Mr. Gowdy. So by "private" you meant that there was nobody else in the room? 

Mr. Comey. I think that's what he was asking and that's what I was replying, as best I recall, that it was just the two of us in the room, it wasn't being recorded, there was nobody else involved in the conversation. 

Mr. Gowdy. So you didn't take "private" to mean confidential, that this is just between us? 

Mr. Comey. That's a good question. Let me think about it for a second. I think I took it as, is this just the two of us in this conversation? 

Mr. Gowdy. But that would've been readily apparent to both  of y'all, that you were the only two in the room, wouldn't it? 

Mr. Comey. Yeah, I guess that's right. That's why I'm hesitating. But, yeah, I think that's what I meant when I said this. He asked if it was a private conversation, which I took to mean is it the two of us having this conversation. I said, yes, that it was. 

Mr. Gowdy. So you did not take from that any implicit confidentiality, that this is just between us? 

Mr. Comey. Yeah, I don't think so. I'm hesitating because it's possible, but I don't think so

Mr. Gowdy. Well, it strikes me the options are that it was private and that you were the only two in the room, which both of you already knew, which begs the question why he had to say it and you had to agree to it, or "private" means just between us.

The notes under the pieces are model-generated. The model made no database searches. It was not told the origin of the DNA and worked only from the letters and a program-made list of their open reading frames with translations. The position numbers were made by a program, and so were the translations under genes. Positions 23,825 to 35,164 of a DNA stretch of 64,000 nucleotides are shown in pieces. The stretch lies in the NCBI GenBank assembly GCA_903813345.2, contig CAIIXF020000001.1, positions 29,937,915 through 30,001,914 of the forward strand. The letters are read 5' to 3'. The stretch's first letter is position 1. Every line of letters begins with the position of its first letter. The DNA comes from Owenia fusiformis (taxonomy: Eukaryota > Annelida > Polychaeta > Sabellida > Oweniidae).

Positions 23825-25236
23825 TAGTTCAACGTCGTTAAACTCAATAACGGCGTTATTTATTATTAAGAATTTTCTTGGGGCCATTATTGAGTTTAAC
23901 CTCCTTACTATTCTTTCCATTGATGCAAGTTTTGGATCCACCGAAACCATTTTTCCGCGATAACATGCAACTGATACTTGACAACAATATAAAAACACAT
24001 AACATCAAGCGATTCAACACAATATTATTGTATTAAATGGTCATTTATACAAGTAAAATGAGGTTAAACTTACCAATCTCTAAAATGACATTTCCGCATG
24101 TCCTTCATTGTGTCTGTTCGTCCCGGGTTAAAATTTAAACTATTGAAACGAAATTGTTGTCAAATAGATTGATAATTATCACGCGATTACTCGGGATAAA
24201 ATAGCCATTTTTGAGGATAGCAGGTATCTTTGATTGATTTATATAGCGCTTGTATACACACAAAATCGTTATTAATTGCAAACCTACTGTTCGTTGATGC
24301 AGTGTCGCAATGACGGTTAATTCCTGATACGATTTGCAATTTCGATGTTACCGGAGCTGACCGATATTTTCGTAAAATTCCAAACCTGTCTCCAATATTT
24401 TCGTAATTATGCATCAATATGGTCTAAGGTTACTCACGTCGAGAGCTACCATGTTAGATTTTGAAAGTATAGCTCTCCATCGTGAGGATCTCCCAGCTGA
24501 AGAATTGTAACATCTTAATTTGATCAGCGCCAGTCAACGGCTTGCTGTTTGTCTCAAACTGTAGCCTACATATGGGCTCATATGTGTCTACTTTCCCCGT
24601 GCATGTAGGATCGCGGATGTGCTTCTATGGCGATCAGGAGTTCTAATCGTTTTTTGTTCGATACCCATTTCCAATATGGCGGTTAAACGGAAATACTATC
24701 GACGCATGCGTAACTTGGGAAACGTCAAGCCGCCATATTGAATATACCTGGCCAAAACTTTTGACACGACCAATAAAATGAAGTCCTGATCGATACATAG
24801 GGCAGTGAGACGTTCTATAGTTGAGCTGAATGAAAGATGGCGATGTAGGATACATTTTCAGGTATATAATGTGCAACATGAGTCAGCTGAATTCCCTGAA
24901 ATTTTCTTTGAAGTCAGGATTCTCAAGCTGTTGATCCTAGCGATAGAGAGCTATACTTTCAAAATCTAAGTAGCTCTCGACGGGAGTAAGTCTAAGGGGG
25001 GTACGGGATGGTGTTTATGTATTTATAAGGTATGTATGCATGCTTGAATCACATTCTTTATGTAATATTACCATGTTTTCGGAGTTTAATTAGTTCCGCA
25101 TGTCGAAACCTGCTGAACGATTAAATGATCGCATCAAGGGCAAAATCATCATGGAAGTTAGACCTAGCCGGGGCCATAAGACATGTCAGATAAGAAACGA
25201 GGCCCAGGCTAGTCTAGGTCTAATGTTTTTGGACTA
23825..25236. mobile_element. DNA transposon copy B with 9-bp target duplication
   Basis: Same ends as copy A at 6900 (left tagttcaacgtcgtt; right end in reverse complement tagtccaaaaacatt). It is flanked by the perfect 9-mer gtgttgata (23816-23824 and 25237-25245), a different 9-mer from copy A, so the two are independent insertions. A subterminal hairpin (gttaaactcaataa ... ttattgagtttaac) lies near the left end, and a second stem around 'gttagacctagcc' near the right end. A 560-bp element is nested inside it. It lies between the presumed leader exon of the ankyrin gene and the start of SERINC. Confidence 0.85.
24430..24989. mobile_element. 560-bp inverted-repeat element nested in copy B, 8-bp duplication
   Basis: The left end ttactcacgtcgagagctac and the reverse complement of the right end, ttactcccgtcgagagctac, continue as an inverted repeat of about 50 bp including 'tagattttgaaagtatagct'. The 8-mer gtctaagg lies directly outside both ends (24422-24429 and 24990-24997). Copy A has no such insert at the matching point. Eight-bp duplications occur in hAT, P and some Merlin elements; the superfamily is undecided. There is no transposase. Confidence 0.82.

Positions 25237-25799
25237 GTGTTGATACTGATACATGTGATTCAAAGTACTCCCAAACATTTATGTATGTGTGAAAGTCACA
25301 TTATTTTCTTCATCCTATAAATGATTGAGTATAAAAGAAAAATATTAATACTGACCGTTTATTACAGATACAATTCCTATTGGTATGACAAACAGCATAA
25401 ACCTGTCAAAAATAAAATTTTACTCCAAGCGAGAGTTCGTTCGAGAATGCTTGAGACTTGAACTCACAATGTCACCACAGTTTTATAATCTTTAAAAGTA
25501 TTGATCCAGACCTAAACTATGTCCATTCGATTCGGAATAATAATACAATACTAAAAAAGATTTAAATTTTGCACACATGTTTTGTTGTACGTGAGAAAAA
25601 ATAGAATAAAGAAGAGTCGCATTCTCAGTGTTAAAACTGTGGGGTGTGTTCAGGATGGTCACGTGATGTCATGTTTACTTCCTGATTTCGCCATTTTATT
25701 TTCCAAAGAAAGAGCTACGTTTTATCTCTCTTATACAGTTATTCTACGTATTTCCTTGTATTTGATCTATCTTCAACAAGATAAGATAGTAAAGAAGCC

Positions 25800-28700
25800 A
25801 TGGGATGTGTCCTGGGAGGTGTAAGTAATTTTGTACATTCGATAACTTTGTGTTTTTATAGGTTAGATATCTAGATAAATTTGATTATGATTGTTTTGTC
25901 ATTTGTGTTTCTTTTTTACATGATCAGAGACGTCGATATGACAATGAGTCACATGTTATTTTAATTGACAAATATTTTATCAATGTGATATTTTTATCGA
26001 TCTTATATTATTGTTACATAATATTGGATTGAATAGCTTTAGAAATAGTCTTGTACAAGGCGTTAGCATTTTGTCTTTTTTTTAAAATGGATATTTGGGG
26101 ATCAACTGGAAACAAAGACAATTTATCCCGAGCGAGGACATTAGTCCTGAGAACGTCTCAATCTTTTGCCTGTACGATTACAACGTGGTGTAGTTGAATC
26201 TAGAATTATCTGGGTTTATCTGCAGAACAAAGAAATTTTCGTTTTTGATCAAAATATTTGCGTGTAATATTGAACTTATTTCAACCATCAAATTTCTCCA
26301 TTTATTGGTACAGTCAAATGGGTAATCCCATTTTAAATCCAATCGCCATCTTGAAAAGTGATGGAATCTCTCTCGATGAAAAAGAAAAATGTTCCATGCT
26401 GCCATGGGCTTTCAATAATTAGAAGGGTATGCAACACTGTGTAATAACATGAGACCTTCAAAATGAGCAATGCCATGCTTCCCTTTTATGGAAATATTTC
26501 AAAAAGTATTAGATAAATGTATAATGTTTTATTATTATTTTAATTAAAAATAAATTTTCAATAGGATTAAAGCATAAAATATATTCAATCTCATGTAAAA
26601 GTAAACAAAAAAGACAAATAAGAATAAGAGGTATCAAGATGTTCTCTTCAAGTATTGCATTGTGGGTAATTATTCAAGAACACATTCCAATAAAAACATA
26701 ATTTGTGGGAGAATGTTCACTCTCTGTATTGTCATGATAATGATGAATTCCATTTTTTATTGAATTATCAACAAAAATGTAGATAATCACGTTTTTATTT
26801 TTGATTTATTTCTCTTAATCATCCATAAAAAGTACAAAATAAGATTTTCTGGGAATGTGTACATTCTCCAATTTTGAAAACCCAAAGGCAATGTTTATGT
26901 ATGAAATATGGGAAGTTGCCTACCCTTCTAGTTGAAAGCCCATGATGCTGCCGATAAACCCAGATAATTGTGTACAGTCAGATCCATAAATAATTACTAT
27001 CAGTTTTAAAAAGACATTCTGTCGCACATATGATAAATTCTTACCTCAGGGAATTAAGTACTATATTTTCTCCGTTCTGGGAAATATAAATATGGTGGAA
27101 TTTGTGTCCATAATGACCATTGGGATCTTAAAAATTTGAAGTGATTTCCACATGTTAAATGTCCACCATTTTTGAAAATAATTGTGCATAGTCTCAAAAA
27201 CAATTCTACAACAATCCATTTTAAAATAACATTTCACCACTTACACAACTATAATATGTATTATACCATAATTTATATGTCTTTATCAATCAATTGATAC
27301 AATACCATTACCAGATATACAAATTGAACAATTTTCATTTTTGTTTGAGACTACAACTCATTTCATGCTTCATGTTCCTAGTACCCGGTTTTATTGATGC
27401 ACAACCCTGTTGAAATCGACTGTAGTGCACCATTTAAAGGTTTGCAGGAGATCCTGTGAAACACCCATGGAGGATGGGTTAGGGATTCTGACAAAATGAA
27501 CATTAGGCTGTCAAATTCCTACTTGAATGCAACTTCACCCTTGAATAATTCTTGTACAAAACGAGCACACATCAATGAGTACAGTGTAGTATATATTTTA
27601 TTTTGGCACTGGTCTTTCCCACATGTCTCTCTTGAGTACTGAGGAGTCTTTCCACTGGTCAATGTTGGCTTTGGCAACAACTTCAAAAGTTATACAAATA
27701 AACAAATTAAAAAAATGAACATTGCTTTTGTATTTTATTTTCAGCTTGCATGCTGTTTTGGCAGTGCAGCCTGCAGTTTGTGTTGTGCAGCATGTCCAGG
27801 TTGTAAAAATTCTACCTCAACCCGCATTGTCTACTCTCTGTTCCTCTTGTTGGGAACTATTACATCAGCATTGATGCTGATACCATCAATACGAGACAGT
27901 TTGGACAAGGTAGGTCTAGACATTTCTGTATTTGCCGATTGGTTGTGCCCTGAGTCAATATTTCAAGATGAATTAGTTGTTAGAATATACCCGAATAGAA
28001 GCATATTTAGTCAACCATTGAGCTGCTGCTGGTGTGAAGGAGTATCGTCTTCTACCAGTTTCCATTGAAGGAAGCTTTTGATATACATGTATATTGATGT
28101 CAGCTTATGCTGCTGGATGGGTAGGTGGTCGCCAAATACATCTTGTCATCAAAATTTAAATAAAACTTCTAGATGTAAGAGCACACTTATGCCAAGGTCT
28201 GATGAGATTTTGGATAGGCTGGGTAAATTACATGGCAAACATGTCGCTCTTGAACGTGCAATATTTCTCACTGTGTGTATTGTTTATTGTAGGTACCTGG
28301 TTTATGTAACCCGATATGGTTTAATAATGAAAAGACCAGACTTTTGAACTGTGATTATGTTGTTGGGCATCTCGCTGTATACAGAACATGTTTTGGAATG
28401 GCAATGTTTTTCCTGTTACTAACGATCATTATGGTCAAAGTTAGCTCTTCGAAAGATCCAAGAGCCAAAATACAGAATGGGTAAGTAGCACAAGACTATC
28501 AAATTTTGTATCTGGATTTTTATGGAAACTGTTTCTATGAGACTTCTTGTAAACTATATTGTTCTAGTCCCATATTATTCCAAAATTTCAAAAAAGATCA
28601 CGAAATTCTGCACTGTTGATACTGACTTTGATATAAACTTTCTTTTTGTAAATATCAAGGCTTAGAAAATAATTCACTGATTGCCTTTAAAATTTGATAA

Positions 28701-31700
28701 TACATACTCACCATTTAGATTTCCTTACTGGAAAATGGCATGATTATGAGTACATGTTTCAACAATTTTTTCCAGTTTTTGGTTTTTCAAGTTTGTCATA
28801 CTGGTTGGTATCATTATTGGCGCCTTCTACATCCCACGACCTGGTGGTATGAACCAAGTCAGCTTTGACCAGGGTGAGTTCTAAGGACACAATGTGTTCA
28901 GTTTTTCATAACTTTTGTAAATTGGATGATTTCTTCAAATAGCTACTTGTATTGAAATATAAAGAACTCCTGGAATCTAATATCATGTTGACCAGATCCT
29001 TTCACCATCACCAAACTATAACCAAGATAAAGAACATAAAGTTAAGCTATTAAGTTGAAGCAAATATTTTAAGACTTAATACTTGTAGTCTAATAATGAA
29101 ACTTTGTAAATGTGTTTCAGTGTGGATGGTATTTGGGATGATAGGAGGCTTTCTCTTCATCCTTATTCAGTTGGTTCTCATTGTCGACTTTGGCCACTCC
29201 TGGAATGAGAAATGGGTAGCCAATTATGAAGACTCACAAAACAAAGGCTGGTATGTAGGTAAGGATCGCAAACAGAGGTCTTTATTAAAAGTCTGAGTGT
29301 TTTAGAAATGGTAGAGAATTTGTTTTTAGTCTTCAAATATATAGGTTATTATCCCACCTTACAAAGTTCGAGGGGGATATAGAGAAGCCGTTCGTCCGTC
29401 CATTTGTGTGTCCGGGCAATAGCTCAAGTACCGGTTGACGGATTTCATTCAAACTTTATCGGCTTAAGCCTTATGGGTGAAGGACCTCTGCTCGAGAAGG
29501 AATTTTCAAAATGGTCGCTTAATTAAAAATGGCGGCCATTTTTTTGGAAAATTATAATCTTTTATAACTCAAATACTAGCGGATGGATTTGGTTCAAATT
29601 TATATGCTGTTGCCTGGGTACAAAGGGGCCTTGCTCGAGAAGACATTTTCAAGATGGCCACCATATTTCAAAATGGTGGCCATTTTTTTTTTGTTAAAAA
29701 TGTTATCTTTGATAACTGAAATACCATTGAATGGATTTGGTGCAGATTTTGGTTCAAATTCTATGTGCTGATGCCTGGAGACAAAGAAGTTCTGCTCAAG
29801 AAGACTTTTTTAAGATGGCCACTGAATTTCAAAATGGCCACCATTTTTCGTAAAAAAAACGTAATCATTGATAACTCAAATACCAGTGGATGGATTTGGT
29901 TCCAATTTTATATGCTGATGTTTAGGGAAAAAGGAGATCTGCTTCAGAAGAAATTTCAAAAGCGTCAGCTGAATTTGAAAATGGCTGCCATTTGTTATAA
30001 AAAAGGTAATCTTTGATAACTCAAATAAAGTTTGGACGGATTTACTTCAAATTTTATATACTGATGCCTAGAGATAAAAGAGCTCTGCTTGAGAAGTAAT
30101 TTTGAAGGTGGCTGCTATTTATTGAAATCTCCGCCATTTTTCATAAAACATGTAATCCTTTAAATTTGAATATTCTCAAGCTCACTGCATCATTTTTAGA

Mr. Comey. Yeah, that would ask me -- you're asking me to try to tell you what was in his head. I don't know. 

Mr. Gowdy. Well, shortly after that meeting concluded, did you memorialize that conversation? 

Mr. Comey. I did. 

Mr. Gowdy. And to whom, if anyone, did you share or distribute the memo? 

Mr. Comey. Sometime shortly after I wrote it, I shared it with the senior leadership team of the FBI. 

Mr. Gowdy. Pardon me. Could you say that again? 

Mr. Comey. Shortly after I wrote it -- I'm looking if I put a time on it. Shortly after I wrote it, I shared it with the senior leadership team of the FBI. 

Mr. Gowdy. Would that include Andy McCabe, Jim Baker, and Jim Rybicki? 

Mr. Comey. Yes. 

Mr. Gowdy. Anyone else? 

Mr. Comey. Possibly the head of the National Security Branch at the FBI, possibly the head of the Counterintelligence Division of the FBI. 

Mr. Gowdy. When President Obama gave his "60 Minutes" interview in October of 2015 and remarked, in the midst of your Clinton investigation, that Clinton merely committed a mistake and lacked the intent to harm national security, did you address that with him personally? 

Mr. Comey. I did not. 

Mr. Gowdy. Did you send word through Attorney General Loretta Lynch that it is not appropriate for the head of the executive branch to comment on a pending investigation? 

Mr. Comey. I did not. 

Mr. Gowdy. How did you communicate to the White House that commenting on an ongoing investigation is not appropriate? 

Mr. Comey. I don't recall that I did in connection with that statement by the President.[Well that is totally screwed up,similar to what Nixon did to Manson with the newspaper headline during that trial D.C] 

Mr. Gowdy. President Obama said of her email arrangement, "I don't think it posed a national security problem." How would he  have known that at the time?